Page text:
Early-phase contract research organisation (CRO) Cetero Research has hit back at the US Food and Drug Administration for representing as pervasive misconduct what Cetero insists was an isolated incident of data falsification at its bioanalytical laboratory in Houston, Texas.
The US-based CRO is also standing by its own “rigorous scientific analysis” of the problems at Houston, stating: “The research conducted on behalf of our pharmaceutical sponsors can be, and has been, properly validated”.
This is despite the FDA’s claim that the company’s internal investigation, in the wake of an employee complaint about falsification and manipulation of sample data at Houston, was too narrow to determine the extent and impact of the alleged violations.
The agency also argues that the corrective actions subsequently proposed by Cetero were inadequate to address what an independent third-party audit suggested had been several years of misconduct by laboratory staff.
The CRO’s main beef is that the FDA’s announcement last week – notifying pharmaceutical companies with bioanalytical studies conducted by Cetero at its Houston facility between April 2005 and June 2010 that the studies might need to be repeated or confirmed – rode roughshod over the company’s own findings.
Cetero also says the announcement and publication of an Untitled Letter sent to the company by the FDA on 26 July were the agency’s first feedback on both the CRO’s plan for a “thorough and robust” investigation of the alleged violations and its responses to Form FDA 483 notices of observations issued following the agency’s inspections of Cetero Research, Houston in May 2010 and December 2010.
According to Cetero, it “remains fully committed to maintaining the quality and integrity of the data collected in each of its facilities, including the Houston, Texas bioanalytical laboratory. It is this commitment that makes the broad action announced publicly by FDA on July 26, 2011, even more difficult to understand”.
The FDA’s letter to Roger Hayes, president, bioanalytical of Cetero Research, said the agency’s inspections had revealed “objectionable conditions” and “significant instances of misconduct and violations” at Houston, raising concerns about the integrity of the bioequivalence and bioavailability data generated by the facility between April 2005 and June 2010.
These violations, the letter added, included the “widespread falsification of dates and times in laboratory records for subject sample extractions, and the apparent manipulation of equilibration samples to meet pre-determined acceptance criteria”.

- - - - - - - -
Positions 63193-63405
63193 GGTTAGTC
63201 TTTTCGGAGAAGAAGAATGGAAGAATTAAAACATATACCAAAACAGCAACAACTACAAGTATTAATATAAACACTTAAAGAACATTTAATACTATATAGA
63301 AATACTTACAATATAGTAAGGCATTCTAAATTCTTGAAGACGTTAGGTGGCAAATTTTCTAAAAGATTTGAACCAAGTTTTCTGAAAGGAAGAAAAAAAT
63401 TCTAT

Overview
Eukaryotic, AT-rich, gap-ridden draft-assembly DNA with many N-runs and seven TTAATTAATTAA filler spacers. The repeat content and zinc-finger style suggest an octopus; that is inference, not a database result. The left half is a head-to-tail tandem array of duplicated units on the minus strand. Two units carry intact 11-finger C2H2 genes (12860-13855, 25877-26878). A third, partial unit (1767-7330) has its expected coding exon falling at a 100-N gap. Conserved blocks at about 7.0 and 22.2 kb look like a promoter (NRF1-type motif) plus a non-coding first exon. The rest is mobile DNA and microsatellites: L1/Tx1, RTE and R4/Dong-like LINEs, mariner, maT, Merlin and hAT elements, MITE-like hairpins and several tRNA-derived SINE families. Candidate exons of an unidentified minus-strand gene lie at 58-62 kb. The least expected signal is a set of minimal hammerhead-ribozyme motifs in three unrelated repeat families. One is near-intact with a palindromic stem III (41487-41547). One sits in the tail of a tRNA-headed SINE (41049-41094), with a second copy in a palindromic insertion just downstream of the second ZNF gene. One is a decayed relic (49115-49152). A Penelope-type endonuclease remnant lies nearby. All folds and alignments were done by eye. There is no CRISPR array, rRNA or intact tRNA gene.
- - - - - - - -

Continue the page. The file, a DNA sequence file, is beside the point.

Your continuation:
Cetero launched its own internal investigation at Houston more than two years ago, when it “discovered the recording of inaccurate day/time data by a small number of research chemists”, the CRO notes in its response to the FDA announcement.
The company then “proactively contacted the FDA to self_report its preliminary findings, as well as seek agency feedback on its comprehensive investigation plan”. Cetero clients were also contacted to make them aware of the situation.
The CRO’s preliminary finding was that six chemists at the Houston facility had misreported the dates when samples were extracted prior to analysis. The chemists did this, Cetero claimed, “to seek additional compensation through weekend pay and pay for hours when they did not actually work”.
According to the FDA’s letter, though, not only was this explanation unsupported by documentation but the problems of data-tweaking at Houston went much wider.
For example, it noted, “your firm focused initially on the weekend extraction records, and you failed to consider whether any weekday extraction records were falsified”.
Following the FDA’s May 2010 inspection, however, Cetero “decided to investigate further, and you found that employees falsified timecards and laboratory records on both weekends and weekdays”.
The “narrow scope of your internal investigation of the falsification of laboratory records, the lack of a consistent and credible explanation for the time and date discrepancies in timecards and sample extractions, and the failure of your QA [quality assurance] procedures to detect the falsification, call into question the validity of all of the information documented on your AP [analytical procedure] sheets”, the agency’s letter stated.
By failing to accept the “results of our rigorous scientific analysis”, the FDA’s letter “discredits the Company’s 1,200 dedicated and experienced employees”, Cetero contended.
What was most important, though, was that “the processes being used today at Cetero are state_of_the_art” and in “full compliance” with FDA regulations and bioanalytical industry standards, it added.
“We intend to continue to work closely with FDA and our clients, and request the same in return, as we work to successfully resolve the issues raised by the FDA,” Cetero Research stated.
Some commentators have blamed the problems at Houston on pressure to cut the costs of drug development, leading to increased outsourcing of clinical research functions but a question mark over whether this always comes with a cast-iron assurance of quality.